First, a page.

Oh. Good. Lord. The something else!

I am not an emotionally volatile gal. My moods are typically quite stable. I don't suffer from PMS (except for sugar. I do want to eat ALL THE SUGAR one week out of every month). My husband is the moody one of the two of us. Over the past decade plus of marriage, we've both become accustomed to to this reality. And then.

Suddenly. The something else pill!

I hear that I threatened divorce over the whereabouts of a pair of shoes.

We don't even say divorce.

Nor do we put our shoes away, reliably.

I don't actually remember how things went down. My sister, months later, between giggles, called it a rage blackout. It's really only funny after the fact.

I did wake up the morning after, cramps rushing violently through my body like a tidal wave. Flow so heavy it required multiple backup systems.

I looked at -felt- what was happening to my body. I reflected on what had happened to my mood, just yesterday. The similarities. I said, to my husband: This might sound crazy, but ... do you think yesterday might have been PMS?

He held both hands up, surrender-style, before he even answered: I wasn't going to say it. I THOUGHT it. But I wasn't going to SAY it!

I called my doctor. Told her I was done nursing and would like a new pill. She said the pill I already had was perfect for both nursing and non-nursing. She hung up the phone before I formulated a reply that might convey the crazy.

In hindsight, I suppose shouting I'M CRAZIER'N A SHITHOUSE RAT ON THIS PILL might have done the job. But I'm not that quick a thinker, all the time. Sometimes I am. But not all the time. And not this time. We hung up the phone, and I threw my pills in the garbage.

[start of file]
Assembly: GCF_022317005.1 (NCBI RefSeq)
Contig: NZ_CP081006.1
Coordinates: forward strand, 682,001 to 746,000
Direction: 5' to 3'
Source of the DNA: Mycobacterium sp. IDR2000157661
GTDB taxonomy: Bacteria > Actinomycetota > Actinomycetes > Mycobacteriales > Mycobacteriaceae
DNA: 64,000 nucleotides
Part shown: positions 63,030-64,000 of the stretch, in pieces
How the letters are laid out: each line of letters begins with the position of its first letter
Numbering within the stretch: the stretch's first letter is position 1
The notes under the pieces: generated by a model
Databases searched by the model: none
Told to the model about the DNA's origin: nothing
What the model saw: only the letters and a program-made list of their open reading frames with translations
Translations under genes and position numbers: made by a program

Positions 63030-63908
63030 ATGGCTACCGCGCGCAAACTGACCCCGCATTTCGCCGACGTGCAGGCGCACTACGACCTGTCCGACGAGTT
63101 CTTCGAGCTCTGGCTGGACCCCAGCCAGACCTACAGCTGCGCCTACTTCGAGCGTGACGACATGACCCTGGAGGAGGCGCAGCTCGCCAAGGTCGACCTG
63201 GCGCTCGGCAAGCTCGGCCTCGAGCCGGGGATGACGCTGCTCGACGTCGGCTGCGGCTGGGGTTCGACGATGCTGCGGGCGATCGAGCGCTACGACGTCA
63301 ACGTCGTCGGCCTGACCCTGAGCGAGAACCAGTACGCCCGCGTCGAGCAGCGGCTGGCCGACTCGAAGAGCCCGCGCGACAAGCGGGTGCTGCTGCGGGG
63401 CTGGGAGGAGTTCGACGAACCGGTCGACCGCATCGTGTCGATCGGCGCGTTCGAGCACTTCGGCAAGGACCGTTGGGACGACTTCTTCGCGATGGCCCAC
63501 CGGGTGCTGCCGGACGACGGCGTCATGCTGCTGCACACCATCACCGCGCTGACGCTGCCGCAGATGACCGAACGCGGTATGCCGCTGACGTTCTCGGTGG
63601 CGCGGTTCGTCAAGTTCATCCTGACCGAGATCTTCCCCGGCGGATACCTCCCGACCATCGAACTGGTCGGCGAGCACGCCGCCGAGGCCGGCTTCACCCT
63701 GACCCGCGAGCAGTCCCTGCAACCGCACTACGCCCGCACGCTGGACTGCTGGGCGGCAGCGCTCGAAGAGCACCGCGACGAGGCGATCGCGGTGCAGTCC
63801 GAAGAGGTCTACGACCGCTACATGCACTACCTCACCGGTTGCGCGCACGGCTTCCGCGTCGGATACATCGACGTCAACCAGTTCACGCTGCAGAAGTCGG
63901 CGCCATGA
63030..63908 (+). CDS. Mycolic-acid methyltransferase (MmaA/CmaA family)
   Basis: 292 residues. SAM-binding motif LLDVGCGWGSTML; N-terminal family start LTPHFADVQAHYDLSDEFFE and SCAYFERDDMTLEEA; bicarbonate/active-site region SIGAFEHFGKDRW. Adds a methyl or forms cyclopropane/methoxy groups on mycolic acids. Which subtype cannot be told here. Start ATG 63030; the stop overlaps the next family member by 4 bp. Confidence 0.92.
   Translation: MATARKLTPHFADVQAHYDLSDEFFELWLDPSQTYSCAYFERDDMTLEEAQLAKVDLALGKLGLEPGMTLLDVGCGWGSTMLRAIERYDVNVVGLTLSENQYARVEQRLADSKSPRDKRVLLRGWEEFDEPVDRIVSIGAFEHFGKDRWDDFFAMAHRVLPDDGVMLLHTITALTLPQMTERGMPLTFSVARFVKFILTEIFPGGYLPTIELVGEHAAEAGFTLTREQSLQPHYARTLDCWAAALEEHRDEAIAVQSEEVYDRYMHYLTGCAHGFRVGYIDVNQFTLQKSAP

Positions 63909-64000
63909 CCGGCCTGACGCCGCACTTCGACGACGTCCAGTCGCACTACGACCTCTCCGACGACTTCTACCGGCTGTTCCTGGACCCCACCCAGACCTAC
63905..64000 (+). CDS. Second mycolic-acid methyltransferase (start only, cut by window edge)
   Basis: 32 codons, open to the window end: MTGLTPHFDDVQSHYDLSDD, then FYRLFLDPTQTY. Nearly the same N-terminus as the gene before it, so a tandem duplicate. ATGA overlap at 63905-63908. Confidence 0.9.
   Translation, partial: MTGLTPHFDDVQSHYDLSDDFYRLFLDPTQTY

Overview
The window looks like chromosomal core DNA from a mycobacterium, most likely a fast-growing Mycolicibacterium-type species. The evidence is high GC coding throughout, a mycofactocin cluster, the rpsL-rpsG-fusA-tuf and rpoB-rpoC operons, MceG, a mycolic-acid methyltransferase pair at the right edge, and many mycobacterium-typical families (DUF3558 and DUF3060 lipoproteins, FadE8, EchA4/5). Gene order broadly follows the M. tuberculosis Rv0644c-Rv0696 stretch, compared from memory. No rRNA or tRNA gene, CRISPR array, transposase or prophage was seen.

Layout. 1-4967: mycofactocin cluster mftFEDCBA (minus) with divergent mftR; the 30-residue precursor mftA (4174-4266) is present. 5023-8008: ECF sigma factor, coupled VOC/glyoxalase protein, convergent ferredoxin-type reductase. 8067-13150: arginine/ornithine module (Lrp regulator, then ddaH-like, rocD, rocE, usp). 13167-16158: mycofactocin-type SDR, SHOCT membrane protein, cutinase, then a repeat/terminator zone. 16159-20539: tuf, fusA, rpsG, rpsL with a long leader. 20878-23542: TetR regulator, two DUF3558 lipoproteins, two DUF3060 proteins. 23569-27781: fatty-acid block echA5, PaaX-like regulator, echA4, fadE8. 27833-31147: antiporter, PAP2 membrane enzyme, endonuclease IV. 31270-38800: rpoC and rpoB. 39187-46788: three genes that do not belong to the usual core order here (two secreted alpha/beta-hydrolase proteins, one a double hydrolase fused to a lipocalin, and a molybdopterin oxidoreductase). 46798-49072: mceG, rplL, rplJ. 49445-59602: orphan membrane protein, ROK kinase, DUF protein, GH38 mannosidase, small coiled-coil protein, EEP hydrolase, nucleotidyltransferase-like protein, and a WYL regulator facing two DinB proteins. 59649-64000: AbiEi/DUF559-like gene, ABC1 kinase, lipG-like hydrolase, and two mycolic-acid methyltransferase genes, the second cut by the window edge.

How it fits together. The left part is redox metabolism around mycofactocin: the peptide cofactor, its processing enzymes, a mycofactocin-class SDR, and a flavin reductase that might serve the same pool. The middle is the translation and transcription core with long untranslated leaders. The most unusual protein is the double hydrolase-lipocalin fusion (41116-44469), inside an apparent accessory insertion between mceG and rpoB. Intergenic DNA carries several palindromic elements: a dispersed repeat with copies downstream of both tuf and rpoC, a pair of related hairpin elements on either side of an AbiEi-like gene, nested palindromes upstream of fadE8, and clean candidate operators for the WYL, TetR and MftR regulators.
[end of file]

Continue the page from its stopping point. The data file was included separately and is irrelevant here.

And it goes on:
And so. That's the story of how I ended up a 36 year-old-mother-of-two-with-no-form-of-birth-control.

And a six-pack of Jamaican Red Stripe combined with poor calendar math skills is how I ended up, late one night, reading my husband's mind when he telepathically asked me: your period just ended, right? and I telepathically answered: yah, seems that way, doesn't it? (Math is neither of our strong suits.)

But then, the next morning, minus the Jamaican Red Stripe, upon counting days using both my fingers and the calendar, it seems we were both a bit off with the numbers. And so it was a two week waiting game.

I don't know what surprised me more. My first reaction, where I was thrilled to be potentially-pregnant. I felt unbelievably powerful. All my current problems had solutions. I was prepared to march right into my planned future without missing a beat. Quite frankly, I miss that potentially-pregnant woman. She was 'bout to get shit done. Or the week-later-panic that hit. How badly I wanted to hide under the covers. How much scarier my financial future suddenly became. The desperate desire for sugar that suddenly took over.

Oh, no, sorry. That was just PMS rearing it's ugly head once again.

No third baby. Not now.

Just a third maybe.

And a big old question mark in the middle of my heart.